Gearing up for its release, Young previously dropped the singles “Try” and “Vacancy,” two of the seven unreleased tracks on the album. “Hi, hoping you’re all holding up and still showing up,” he wrote in a post on Twitter on Tuesday, announcing the full stream. “Music is medicine for the soul. Look after it.”
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In addition to the album stream, Archives writer Bill Bentley wrote an essay titled “Homegrown Comes Home,” in which he describes the record as “an extremely personal letter sent from Neil Young back in 1975 that somehow got lost and sat behind a filing cabinet in some dusty Post Office back room all these years. Until now, when it’s finally being delivered.”
Bentley also reflects on Young’s initial decision to release Tonight’s the Night instead of Homegrown all those years ago. “Over the history of rock & roll there have been albums that were avidly discussed, but for whatever reason never got released,” he wrote. “Sometimes vast conspiracy theories sprang up around those mysteries, and sometimes the album just disappeared without a trace before anyone knew about it.”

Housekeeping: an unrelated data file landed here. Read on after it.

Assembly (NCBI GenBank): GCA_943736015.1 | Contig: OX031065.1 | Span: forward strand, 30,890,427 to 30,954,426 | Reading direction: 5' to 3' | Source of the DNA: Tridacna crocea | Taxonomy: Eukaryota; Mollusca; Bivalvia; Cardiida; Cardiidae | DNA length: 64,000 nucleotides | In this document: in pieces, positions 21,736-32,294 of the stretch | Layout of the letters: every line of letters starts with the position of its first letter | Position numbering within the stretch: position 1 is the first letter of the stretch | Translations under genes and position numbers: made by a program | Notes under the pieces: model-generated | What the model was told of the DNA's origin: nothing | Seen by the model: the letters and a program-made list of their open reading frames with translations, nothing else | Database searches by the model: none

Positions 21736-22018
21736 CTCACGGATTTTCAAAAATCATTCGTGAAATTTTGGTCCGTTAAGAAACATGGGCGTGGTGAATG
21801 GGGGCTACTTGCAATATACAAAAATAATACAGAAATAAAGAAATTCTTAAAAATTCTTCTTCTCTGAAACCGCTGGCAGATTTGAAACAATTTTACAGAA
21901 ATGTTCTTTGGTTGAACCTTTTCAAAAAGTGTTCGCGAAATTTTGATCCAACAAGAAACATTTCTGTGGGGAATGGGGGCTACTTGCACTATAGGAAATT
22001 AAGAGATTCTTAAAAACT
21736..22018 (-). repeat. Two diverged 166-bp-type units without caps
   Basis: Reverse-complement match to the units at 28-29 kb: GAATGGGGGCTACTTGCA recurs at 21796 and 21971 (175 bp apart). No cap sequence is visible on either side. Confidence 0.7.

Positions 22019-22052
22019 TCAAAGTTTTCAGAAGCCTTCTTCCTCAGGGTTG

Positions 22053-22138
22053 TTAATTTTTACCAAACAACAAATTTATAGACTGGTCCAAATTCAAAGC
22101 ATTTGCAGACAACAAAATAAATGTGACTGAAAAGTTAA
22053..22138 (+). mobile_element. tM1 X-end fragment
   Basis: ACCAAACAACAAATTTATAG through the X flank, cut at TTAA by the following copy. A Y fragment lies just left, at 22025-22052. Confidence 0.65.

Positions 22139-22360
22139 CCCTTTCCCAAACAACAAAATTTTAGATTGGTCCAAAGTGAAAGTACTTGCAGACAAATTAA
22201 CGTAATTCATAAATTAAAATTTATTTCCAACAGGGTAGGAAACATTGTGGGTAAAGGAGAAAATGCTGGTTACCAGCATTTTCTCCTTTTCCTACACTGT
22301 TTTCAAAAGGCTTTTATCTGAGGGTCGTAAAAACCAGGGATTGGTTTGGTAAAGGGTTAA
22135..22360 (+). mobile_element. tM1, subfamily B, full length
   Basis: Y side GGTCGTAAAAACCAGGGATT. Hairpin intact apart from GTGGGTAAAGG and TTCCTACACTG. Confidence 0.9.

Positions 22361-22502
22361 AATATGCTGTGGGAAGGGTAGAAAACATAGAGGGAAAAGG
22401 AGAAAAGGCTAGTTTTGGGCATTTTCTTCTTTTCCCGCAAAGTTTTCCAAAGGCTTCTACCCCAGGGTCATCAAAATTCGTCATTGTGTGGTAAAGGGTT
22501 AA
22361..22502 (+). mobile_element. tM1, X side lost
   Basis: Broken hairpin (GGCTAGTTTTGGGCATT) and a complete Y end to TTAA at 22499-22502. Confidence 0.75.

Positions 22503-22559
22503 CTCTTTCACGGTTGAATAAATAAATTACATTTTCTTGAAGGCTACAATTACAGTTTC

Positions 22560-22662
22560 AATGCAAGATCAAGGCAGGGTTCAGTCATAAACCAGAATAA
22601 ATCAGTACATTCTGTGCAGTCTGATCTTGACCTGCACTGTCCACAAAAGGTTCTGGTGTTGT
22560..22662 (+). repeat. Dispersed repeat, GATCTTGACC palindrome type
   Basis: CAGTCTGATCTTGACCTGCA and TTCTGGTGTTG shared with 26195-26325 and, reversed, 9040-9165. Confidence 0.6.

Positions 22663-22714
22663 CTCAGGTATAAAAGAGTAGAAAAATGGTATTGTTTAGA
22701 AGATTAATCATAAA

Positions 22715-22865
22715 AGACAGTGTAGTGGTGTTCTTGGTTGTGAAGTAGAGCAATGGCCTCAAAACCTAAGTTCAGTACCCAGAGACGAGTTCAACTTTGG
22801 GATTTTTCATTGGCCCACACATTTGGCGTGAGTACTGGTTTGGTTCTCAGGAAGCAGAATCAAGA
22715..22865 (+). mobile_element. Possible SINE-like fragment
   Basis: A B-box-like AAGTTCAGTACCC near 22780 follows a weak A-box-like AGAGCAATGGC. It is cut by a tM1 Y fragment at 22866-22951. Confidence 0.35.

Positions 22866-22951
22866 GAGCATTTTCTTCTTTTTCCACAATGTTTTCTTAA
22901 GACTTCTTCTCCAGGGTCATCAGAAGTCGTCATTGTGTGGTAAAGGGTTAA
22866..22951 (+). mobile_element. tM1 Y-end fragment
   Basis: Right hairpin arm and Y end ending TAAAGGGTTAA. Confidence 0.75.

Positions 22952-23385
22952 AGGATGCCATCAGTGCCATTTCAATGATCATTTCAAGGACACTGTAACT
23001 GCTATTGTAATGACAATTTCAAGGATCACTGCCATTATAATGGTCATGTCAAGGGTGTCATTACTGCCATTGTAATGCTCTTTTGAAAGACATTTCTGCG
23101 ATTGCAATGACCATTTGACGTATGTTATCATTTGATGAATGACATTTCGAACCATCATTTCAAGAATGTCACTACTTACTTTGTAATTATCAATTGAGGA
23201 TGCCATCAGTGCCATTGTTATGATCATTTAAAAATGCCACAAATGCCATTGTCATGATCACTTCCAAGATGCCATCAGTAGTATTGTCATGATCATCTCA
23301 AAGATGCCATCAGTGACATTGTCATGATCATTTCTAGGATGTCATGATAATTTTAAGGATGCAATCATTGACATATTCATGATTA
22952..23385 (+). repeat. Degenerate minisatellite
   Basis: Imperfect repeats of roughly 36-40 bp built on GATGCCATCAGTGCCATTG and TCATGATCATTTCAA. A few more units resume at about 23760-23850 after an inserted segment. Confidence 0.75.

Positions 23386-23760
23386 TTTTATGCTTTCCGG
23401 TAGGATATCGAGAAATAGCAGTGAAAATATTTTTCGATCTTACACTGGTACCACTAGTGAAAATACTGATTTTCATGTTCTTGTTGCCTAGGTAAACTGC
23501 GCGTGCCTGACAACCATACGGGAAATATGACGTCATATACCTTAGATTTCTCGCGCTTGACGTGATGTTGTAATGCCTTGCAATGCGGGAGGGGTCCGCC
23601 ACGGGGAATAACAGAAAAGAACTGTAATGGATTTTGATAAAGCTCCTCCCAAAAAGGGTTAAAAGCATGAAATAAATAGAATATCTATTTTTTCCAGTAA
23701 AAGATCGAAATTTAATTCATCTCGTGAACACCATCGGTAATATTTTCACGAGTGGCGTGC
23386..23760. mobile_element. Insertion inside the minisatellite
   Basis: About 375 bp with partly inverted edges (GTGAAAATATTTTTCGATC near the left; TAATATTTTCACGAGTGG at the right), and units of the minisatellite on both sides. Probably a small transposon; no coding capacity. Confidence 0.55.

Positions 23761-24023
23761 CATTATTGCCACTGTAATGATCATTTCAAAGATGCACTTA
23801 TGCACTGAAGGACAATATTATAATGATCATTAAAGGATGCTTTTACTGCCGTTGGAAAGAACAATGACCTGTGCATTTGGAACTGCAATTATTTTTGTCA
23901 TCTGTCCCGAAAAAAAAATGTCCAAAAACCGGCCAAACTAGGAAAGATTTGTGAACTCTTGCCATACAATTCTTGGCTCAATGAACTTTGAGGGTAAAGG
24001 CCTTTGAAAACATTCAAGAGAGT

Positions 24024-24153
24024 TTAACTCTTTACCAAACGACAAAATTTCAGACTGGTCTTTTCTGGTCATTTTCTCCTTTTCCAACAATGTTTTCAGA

“But in the mid-Seventies, Neil Young was on a massive roll and when it became known his 1975 scheduled release Homegrown had vaporized, his loyalists were on the hunt,” he continued. “Nobody knew exactly what happened, but soon enough Tonight’s the Night was released, and the world rolled on in the explosive fashion that we’d come to expect from rock & roll.”
“Homegrown, like all timeless music, is a puzzle full of promises, one that blends memories with visions, and is a trusted sound to turn to in the time each of us still has to share this life with others,” he concluded. “It is an album to look at on the floor leaning against the wall while its songs play at night in the dark, knowing that it — and hopefully we — will be there in the morning. It is, like Neil Young, a friend for life.”
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